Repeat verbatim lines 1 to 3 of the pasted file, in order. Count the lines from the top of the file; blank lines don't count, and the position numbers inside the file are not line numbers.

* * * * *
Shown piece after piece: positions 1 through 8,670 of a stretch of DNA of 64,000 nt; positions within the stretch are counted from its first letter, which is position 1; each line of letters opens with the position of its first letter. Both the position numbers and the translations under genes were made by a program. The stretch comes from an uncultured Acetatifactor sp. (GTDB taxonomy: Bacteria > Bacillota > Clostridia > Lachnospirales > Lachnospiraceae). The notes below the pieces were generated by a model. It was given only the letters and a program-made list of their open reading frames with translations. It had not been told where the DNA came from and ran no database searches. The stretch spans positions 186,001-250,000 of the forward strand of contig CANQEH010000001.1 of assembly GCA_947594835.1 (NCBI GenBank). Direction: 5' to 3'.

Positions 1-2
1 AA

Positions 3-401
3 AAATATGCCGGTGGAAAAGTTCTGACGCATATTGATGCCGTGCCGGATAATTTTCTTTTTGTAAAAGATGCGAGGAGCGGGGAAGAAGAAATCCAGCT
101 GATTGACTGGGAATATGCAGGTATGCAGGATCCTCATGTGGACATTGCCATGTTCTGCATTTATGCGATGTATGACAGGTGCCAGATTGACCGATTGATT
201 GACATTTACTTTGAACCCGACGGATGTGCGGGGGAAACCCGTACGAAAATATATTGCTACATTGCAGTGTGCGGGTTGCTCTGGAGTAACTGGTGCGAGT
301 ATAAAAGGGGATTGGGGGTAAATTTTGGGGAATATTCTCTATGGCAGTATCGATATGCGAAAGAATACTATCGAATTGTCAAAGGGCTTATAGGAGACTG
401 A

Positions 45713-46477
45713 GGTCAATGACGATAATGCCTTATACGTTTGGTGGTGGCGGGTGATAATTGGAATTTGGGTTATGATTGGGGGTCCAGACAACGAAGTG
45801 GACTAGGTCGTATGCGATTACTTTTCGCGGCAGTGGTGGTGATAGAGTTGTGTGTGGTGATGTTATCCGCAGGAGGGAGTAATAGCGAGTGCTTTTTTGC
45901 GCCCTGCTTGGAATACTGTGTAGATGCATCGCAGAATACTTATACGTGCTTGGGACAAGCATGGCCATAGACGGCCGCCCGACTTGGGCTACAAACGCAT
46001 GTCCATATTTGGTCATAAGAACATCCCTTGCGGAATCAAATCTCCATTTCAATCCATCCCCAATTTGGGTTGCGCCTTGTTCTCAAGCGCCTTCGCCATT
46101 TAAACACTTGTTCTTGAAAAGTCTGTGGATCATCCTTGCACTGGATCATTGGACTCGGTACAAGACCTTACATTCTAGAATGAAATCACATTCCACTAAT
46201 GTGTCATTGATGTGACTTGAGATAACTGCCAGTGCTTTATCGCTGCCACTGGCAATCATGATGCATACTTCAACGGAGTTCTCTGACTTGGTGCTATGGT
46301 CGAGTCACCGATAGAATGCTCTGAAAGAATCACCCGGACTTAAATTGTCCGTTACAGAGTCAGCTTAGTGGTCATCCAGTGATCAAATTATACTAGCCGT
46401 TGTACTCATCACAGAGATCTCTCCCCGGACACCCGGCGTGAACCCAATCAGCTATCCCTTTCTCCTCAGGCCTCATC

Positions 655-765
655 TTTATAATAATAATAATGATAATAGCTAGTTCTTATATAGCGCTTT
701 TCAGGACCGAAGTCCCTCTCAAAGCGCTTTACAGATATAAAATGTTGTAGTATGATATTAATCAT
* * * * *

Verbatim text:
Shown piece after piece: positions 1 through 8,670 of a stretch of DNA of 64,000 nt; positions within the stretch are counted from its first letter, which is position 1; each line of letters opens with the position of its first letter. Both the position numbers and the translations under genes were made by a program. The stretch comes from an uncultured Acetatifactor sp. (GTDB taxonomy: Bacteria > Bacillota > Clostridia > Lachnospirales > Lachnospiraceae). The notes below the pieces were generated by a model. It was given only the letters and a program-made list of their open reading frames with translations. It had not been told where the DNA came from and ran no database searches. The stretch spans positions 186,001-250,000 of the forward strand of contig CANQEH010000001.1 of assembly GCA_947594835.1 (NCBI GenBank). Direction: 5' to 3'.

Positions 1-2
1 AA